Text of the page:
Front Page Titles (by Subject) PREFACE. - The Study of Sociology
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PREFACE. - Herbert Spencer, The Study of Sociology 
The Study of Sociology (London: Henry S. King, 1873).
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This little work has been written at the instigation of my American friend, Professor Youmans. When, some two years ago, he was in England making arrangements for that International Scientific Series which he originated and succeeded in organizing, he urged me to contribute to it a volume on the Study of Sociology. Feeling that the general undertaking in which I am engaged, is extensive enough to demand all my energies, I continued for a long time to resist; and I finally yielded only to the modified proposal that I should furnish the ideas and materials, and leave the embodiment of them to some fit collaborateur. As might have been expected, it was difficult to find one in all respects suitable; and, eventually, I undertook the task myself.
After thus committing myself, it occurred to me as desirable that, instead of writing the volume simply for the International Scientific Series, I should prepare it for previous issue in a serial form, both here and in the United States. In pursuance of this idea, arrangements were made with the Contemporary Review to publish the successive chapters; and in America they have been simultaneously published in the Popular Science Monthly. Beginning in May, 1872, this publication by instalments has, with two brief intervals, since continued, and will be completed on the Ist October next : the issue of this volume being delayed until after that date.
Since commencing the work, I have not regretted that I was led to undertake it. Various considerations which seemed needful by way of introduction to the Principles of Sociology, presently to be written, and which yet could not be conveniently included in it, have found, in this preliminary volume, a fit place. Much illustrative material also, partly accumulated during past years and lying unused, I have thus gained an occasion for turning to account. Further, the opportunity has been afforded me of commenting on special topics which the Principles of Sociology could not properly recognize; and of commenting on them in a style inadmissible in a purely-philosophical treatise—a style adapted, however, as I hope, to create such interest in the subject as may excite to serious pursuit of it.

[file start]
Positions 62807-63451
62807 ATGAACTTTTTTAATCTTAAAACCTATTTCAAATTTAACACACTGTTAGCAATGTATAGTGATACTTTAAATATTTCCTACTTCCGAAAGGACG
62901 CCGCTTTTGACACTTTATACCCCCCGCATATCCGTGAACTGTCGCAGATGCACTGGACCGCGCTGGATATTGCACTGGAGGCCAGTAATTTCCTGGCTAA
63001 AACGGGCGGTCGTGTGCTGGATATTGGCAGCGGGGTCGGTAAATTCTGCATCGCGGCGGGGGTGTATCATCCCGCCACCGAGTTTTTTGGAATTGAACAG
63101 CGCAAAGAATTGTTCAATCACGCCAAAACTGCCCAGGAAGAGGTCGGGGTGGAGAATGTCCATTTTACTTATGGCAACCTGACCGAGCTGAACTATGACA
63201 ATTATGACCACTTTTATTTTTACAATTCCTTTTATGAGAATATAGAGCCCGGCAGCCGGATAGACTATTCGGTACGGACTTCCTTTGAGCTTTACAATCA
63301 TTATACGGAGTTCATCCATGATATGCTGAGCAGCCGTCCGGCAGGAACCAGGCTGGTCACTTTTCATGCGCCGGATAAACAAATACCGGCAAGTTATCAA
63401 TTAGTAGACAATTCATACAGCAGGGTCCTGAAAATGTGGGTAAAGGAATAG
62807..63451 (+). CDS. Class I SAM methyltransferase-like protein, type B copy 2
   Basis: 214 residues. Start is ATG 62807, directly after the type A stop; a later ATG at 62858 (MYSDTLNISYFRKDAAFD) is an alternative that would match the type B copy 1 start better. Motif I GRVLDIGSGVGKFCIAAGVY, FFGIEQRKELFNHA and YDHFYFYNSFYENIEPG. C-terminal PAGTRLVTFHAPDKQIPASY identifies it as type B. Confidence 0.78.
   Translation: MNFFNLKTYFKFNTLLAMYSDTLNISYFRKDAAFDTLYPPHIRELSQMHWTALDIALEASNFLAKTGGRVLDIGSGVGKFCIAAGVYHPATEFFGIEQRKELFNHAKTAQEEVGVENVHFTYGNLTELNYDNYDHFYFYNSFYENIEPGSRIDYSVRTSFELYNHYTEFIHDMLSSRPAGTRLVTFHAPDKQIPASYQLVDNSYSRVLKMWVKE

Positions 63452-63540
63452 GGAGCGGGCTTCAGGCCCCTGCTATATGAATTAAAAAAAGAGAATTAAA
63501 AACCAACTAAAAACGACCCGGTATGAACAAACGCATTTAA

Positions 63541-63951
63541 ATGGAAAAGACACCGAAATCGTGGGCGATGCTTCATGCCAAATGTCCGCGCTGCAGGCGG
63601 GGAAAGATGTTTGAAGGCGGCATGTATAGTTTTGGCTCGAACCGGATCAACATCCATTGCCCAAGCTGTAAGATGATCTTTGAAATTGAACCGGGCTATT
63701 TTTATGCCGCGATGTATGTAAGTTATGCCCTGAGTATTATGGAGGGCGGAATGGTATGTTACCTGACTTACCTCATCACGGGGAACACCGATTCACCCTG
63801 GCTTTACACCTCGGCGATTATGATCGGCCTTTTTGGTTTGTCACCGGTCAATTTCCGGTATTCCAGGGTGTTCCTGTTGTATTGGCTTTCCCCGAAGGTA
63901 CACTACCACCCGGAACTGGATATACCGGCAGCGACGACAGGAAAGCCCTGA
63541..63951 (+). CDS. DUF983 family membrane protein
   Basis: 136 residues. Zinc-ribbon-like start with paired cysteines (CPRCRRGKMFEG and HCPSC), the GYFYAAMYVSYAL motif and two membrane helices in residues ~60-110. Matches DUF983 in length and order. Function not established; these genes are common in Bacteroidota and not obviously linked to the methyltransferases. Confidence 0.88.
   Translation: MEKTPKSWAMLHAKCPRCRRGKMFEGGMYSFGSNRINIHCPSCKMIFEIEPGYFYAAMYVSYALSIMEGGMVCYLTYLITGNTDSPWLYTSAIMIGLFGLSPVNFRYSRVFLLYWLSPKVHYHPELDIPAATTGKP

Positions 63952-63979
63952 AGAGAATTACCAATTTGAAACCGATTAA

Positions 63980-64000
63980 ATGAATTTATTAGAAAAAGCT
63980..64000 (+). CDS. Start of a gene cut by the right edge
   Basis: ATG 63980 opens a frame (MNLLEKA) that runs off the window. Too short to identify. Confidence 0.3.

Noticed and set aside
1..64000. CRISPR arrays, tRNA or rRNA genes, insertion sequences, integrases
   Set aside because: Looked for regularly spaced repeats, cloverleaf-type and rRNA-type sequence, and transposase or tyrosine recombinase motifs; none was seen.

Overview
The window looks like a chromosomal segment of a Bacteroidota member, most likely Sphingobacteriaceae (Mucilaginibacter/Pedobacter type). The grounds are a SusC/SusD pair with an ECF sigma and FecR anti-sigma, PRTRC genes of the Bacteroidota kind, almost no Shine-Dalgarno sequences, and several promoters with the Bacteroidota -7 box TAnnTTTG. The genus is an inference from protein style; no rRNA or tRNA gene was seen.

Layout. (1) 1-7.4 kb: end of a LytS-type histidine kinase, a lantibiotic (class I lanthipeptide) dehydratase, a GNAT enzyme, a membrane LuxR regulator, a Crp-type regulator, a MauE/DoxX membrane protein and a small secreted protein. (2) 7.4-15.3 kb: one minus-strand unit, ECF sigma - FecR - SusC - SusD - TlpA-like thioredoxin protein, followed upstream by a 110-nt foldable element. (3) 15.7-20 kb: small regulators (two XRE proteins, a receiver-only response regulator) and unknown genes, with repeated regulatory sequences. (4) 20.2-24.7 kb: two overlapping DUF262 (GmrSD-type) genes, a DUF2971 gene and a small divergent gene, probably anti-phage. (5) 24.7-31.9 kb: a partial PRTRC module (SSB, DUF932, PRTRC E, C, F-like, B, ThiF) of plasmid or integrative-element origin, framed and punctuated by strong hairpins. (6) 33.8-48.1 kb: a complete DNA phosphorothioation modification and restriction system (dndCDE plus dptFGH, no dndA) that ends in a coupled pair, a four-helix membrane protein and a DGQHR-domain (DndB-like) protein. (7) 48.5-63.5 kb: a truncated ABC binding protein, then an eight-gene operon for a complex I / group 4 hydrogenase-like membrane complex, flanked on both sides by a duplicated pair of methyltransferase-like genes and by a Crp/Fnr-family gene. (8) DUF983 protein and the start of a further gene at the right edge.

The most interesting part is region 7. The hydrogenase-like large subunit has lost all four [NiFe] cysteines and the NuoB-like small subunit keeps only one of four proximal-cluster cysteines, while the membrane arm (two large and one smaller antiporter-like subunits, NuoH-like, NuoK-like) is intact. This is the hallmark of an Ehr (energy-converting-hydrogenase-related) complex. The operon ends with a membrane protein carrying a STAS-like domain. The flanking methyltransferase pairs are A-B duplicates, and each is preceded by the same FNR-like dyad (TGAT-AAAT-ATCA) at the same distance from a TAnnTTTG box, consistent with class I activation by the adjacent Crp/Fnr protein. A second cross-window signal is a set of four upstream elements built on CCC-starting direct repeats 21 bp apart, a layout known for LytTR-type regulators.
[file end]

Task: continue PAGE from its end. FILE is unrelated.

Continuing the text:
In preparing the successive chapters for final publication, I have, besides carefully revising them, here and there enforced the argument by a further illustration. Not much, however, has been done in this way: the only additions of moment being contained in the Appendix. One of these, pursuing in another direction the argument concerning academic discipline, will be found among the notes to Chapter IX.; and another, illustrative of the irrelation between intellectual culture and moral feeling, will be found in the notes to Chapter XV.